1) Be present. Children only feel comfortable to play when they feel safe. No one, adults included, feels like playing when she is anxious. A child feels most secure with a loving, caring parental presence nearby. Next time you’re on the playground with your child, watch the other children. They take breaks from their play to run over and touch their parents’ legs, or they yell from the top of the slide, “Hey Mommy! Look at me!” These children don’t simply want a witness to their shenanigans; they want assurance that their parent is present. This relieves anxiety and frees them to be playful.
2) Set boundaries. Children may not always outwardly appreciate the boundaries we set, but this is another way that children feel safe. She may fuss when we refuse to let her play in the street, but setting a boundary and following through is another way that we communicate to children that they are safe. It also helps them understand the proper settings and context for exploration. Unfettered exploration without any boundaries or guidance, while perhaps sounding appealing to some, is overwhelming. Children do well to know there are limits they can expect. Be clear with appropriate boundaries: where they can play and where they can’t; when it is time to do something else; what types of play are appropriate for a given situation. Now, having said that…
3) Let them play anywhere. Boundaries should be set to protect children from harming themselves or disrespecting others. Within that, however, children should be free to play whenever and wherever they want. No, this doesn’t mean letting them play with the gas oven or run screaming through the aisles during church. But if your child wants to play during a time or activity not necessarily designated as playtime – at meals, say, or in the bath – then encourage them. A child’s exploration shouldn’t be confined to a particular space or certain toys: everything she encounters is worth exploring. At dinner one night, our lovely child decided to dip her fish sticks in her applesauce. We made faces about how gross we thought this would taste, but she didn’t make a mess and she still ate both her fish sticks and her applesauce. Children will seek to make games out of everything they encounter, and this helps them develop a sense of self-sufficiency and creativity.
4) Let them make the rules. As adults, learning to play by the rules is important for social development as well as allowing us to enjoy the game. Football wouldn’t be fun for anyone if every player played to different rules. But we stifle our children’s creativity when we insist they follow rules they haven’t agreed upon. If your child wants to color the sky green and the cows yellow, don’t tell her otherwise. If she wants to play soccer in the backyard with her hands, let her. There will come a time when children will learn to agree to follow certain rules (when she joins a soccer team, for instance), and this is essential for a child’s development of sportsmanship and appropriate social interaction. But when your child is playing at home, let her play however she wants. This encourages creativity and gives her a sense of agency and control.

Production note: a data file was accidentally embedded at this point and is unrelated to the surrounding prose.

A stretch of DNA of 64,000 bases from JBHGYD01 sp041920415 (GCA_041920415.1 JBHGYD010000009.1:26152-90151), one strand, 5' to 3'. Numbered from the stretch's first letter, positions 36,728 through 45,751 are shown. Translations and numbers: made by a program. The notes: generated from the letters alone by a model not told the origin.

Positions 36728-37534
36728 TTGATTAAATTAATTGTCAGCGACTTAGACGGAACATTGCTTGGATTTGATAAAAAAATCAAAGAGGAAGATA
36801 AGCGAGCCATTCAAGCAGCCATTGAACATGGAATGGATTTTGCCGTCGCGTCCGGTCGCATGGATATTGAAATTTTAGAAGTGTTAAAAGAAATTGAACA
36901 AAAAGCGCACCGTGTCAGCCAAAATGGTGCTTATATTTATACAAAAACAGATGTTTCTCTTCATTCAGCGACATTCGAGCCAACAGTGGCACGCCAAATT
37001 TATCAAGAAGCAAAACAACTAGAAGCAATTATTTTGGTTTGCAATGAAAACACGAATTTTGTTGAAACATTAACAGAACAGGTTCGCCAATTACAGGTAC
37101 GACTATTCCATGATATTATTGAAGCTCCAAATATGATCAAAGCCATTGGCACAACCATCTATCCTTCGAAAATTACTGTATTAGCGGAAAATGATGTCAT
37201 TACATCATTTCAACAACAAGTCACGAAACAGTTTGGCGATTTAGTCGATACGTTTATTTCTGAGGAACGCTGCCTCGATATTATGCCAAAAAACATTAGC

5) Introduce them to new things. Take them to a new playground. Let them make new friends. Take their old toys and put them in a new room. Do anything to change their surroundings or invite them to think outside of their usual routines. Children already do this more often than we think; they are hungry to learn and try new things. By facilitating this for them, we normalize and reward their natural curiosity. This helps children become flexible, capable, and less anxious about change. Simply buying your child new toys not only costs a lot and clutters your house, it might also suppress their inventiveness.
6) Play with them. This might seem obvious, but I think all parents (myself included) need this reminder. Children can entertain themselves and often do, but they want engagement and interaction with us. Tiring as this can be, playing with them doesn’t have to require immense amounts of energy. If your child wants to involve you in a game, play along and add another level. For instance, when our little girl wants to hand me each of her animal magnets and name each one, I play along by asking her to tell me what sound they make. This teaches her both that her play is important to me, that I want to join her in it, and it stretches her to play differently.
7) Get physical. Children love to run and climb. The reason kids love to be so physically active is that their bodies are still growing and developing and the physical movement helps their bones and muscles get stronger. Inside the house, this might require some occasional redirection (see #2). Send them outside whenever possible. Active exercise helps children develop strong, healthy bodies and fights obesity, but they also get essential vitamins from being in fresh air and sunshine. But don’t just send them outside to run around by themselves; get in there with them. Don’t be shy about rough-housing a little, particularly with girls. This teaches them to be resilient and active, and the physical touch reminds them of your presence and investment with them.
8) Play by yourself. We never outgrow our need for play. Play takes on a different purpose in our adult years, but it is still essential for us as human beings to indulge our need to be purposefully idle and let the new neural pathways build themselves as we continue to learn. Your children will quickly intuit whether or not you are a playful person yourself. Your own inability to play might not stifle their playfulness completely, but it will teach them to hide it from you. So even when your children aren’t looking, find some time to play on your own. Go fishing; play a sport; take up a musical instrument; paint a picture. The more you can inhabit your own spirit of creativity and discovery, the more you will rejoice as it becomes evident in your child.